Hemorrhoids (piles):

Hemorrhoids, emerods, or piles are swelling and inflammation of veins in the rectum and anus. The anatomical term “hemorrhoids” technically refers to “‘Cushions of tissue filled with blood vessels at the junction of the rectum and the anus.” However, the term is popularly used to refer to varicosities of the hemorrhoid tissue. Perianal hematoma are sometimes misdiagnosed and mislabeled as hemorrhoids, when in fact they have different causes and treatments.External hemorrhoids are those that occur outside the anal verge (the distal end of the anal canal). Specifically they are varicosities of the veins draining the territory of the inferior rectal arteries, which are branches of the pudendal artery. They are sometimes painful, and can be accompanied by swelling and irritation. Itching, although often thought to be a symptom of external hemorrhoids, is more commonly due to skin irritation.

External hemorrhoids are prone to thrombosis:

If the vein ruptures and/or a blood clot develops, the hemorrhoid becomes a thrombosed hemorrhoid.Internal hemorrhoids are those that occur inside the rectum. Specifically they are varicosities of veins draining the territory of branches of the superior rectal arteries. As this area lacks pain receptors, internal hemorrhoids are usually not painful and most people are not aware that they have them. Internal hemorrhoids, however, may bleed when irritated, usually due to constipation.Untreated internal hemorrhoids can lead to two severe forms of hemorrhoids.

Prolapsed and strangulated hemorrhoids:

Prolapsed hemorrhoids are internal hemorrhoids that are so distended that they are pushed outside the anus.If the anal sphincter muscle goes into spasm and traps a prolapsed hemorrhoid outside the anal opening, the supply of blood is cut off, and the hemorrhoid becomes a strangulated hemorrhoid. common people call it piles or Bawaseer.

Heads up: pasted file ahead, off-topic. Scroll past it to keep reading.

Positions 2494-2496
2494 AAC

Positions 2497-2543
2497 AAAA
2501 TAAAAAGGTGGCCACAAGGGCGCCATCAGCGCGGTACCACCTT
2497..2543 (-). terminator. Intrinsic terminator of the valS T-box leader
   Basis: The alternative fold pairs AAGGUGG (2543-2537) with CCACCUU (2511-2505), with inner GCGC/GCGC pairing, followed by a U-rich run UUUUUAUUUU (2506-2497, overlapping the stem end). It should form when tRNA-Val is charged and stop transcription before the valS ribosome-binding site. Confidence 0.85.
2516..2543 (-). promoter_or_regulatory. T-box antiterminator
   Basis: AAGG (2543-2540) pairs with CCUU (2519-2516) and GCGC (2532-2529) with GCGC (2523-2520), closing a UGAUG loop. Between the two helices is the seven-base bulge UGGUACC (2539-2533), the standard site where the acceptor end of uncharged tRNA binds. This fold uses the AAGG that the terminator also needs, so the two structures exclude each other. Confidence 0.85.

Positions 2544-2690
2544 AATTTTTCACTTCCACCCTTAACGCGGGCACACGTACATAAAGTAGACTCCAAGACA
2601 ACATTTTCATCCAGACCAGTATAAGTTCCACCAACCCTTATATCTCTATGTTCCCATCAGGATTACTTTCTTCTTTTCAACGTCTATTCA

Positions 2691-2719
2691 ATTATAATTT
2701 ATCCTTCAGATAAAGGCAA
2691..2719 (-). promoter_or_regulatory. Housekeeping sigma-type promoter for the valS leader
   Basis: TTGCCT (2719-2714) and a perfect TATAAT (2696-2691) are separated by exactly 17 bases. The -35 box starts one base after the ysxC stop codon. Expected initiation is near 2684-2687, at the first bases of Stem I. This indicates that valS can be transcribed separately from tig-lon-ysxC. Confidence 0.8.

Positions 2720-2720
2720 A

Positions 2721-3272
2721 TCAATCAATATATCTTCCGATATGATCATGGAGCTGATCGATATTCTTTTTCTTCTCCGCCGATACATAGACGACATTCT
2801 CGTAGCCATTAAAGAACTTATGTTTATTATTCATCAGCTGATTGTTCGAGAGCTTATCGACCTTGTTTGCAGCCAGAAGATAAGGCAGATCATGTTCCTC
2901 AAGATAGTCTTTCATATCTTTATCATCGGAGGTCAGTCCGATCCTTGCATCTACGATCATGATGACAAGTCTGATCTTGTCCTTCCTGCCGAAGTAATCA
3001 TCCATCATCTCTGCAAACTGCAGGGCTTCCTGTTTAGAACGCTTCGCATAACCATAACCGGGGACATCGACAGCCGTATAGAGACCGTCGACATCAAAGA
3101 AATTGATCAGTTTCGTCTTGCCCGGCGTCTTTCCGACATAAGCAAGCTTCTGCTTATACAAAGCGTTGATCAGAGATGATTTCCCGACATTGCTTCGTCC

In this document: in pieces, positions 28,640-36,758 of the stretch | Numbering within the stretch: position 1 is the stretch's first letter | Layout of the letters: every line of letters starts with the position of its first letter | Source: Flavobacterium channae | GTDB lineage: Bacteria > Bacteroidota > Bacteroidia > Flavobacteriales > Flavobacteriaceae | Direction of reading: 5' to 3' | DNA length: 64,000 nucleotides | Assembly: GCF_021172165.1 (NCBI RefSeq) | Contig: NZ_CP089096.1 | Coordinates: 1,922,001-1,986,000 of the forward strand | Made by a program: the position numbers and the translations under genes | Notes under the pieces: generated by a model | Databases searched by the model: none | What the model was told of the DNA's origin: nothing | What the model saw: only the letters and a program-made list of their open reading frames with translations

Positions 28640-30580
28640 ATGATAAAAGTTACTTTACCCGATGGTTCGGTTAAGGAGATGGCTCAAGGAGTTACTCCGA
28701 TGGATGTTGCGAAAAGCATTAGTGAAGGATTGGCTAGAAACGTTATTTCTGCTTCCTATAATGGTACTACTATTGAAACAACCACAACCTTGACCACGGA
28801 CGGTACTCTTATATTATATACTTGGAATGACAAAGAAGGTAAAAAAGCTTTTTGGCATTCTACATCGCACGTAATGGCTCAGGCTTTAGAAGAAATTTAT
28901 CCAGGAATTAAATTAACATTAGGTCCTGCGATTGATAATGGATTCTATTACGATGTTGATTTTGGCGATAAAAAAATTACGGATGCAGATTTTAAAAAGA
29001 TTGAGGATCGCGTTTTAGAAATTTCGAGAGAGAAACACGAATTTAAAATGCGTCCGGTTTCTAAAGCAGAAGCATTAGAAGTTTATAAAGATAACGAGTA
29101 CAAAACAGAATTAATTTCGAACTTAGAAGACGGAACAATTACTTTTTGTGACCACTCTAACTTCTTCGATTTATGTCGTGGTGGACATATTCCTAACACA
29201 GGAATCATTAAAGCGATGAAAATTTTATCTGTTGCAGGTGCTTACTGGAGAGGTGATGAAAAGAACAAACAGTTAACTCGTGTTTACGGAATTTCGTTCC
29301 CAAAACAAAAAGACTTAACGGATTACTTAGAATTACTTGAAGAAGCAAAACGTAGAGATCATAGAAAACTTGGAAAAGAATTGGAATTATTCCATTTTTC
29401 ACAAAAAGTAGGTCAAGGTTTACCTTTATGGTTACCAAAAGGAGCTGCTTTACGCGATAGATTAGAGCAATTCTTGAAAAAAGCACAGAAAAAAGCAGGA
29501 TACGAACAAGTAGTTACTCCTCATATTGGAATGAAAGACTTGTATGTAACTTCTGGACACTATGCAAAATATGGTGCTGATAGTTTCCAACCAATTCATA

Identified by:

  • Bleeding with stool is the first complaint.
  • Protruding mass on straining or defecation.
  • Ultimately blood less causes anemia and associated weakness, lethargy, dizziness etc.
  • Poor health low vitality, Poor performance at work.

Types of piles:

  • First degree piles are swellings on the inside lining of your anal canal. They may bleed but can’t be seen from outside your anus.
  • Second degree piles are larger than first degree piles. They stick out of your anus when you have a bowel movement, but go back inside on their own afterwards.
  • Third degree piles hang down from your anus and only go back inside when you push them in.
  • Fourth degree piles permanently hang down from your anus and you can’t push them back in. They may become very swollen and painful if the blood inside them clots.


  • Hereditary.
  • Constipations and straining.
  • Chronic dysentery and diarrheas.
  • Aging.
  • Faulty bowel function due to overuse of laxatives or enemas; straining during bowel movements.
  • Spending long periods of time (e.g., reading) on the toilet.


  • Bleeding.
  • Prolapse of hemorroids.
  • Discharge.
  • Itching.
  • Very occasionally pain.


  • Chill’s, excess sour, pungent and hot spices jaggary and stron alcohal cause bleeding.
  • Maida, less fibre diet cause constipation
  • Pregnancy – increased pressure on superior haemorhodal vein.

Managing of hemorrhoids:

  • Constipation and straining to have bowel movements promote hemorrhoids and that hard stools can traumatize existing hemorrhoids.
  • Soften your stools by increasing the fiber in your diet. Fiber is found in numerous foodstuffs including fresh and dried fruits, vegetables, grains, and cereals.
  • Stool softeners and increased drinking of liquids is also recommended. Diarrhea is believed to aggravate the symptoms of hemorrhoids and it is recommended that diarrhea be controlled with fiber and anti-motility drugs.
  • Many over-the-counter products are sold for the treatment of hemorrhoids. These often contain the same drugs that are used for treating anal symptoms such as itching or discomfort. Products used for the treatment of hemorrhoids are available as ointments, creams, gels, suppositories, foams, and pads. Most products contain more than one type of active ingredient.

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